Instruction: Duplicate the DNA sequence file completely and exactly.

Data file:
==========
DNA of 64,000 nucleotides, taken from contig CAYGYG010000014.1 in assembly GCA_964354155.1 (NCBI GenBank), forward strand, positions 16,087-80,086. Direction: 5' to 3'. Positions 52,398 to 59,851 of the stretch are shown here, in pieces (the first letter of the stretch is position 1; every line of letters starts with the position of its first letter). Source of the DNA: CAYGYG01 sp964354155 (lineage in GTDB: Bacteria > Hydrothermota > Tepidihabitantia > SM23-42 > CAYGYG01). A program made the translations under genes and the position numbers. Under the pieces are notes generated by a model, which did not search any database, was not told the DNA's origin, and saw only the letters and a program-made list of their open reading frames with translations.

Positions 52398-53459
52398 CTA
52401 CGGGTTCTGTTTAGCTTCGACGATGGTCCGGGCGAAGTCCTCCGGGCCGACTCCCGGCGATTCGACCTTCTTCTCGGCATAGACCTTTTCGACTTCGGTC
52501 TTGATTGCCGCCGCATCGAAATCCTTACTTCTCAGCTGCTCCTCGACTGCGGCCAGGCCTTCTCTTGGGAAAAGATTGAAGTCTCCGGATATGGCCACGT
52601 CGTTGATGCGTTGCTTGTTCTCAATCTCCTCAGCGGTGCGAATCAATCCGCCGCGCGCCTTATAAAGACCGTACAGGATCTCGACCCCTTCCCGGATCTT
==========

DNA of 64,000 nucleotides, taken from contig CAYGYG010000014.1 in assembly GCA_964354155.1 (NCBI GenBank), forward strand, positions 16,087-80,086. Direction: 5' to 3'. Positions 52,398 to 59,851 of the stretch are shown here, in pieces (the first letter of the stretch is position 1; every line of letters starts with the position of its first letter). Source of the DNA: CAYGYG01 sp964354155 (lineage in GTDB: Bacteria > Hydrothermota > Tepidihabitantia > SM23-42 > CAYGYG01). A program made the translations under genes and the position numbers. Under the pieces are notes generated by a model, which did not search any database, was not told the DNA's origin, and saw only the letters and a program-made list of their open reading frames with translations.

Positions 52398-53459
52398 CTA
52401 CGGGTTCTGTTTAGCTTCGACGATGGTCCGGGCGAAGTCCTCCGGGCCGACTCCCGGCGATTCGACCTTCTTCTCGGCATAGACCTTTTCGACTTCGGTC
52501 TTGATTGCCGCCGCATCGAAATCCTTACTTCTCAGCTGCTCCTCGACTGCGGCCAGGCCTTCTCTTGGGAAAAGATTGAAGTCTCCGGATATGGCCACGT
52601 CGTTGATGCGTTGCTTGTTCTCAATCTCCTCAGCGGTGCGAATCAATCCGCCGCGCGCCTTATAAAGACCGTACAGGATCTCGACCCCTTCCCGGATCTT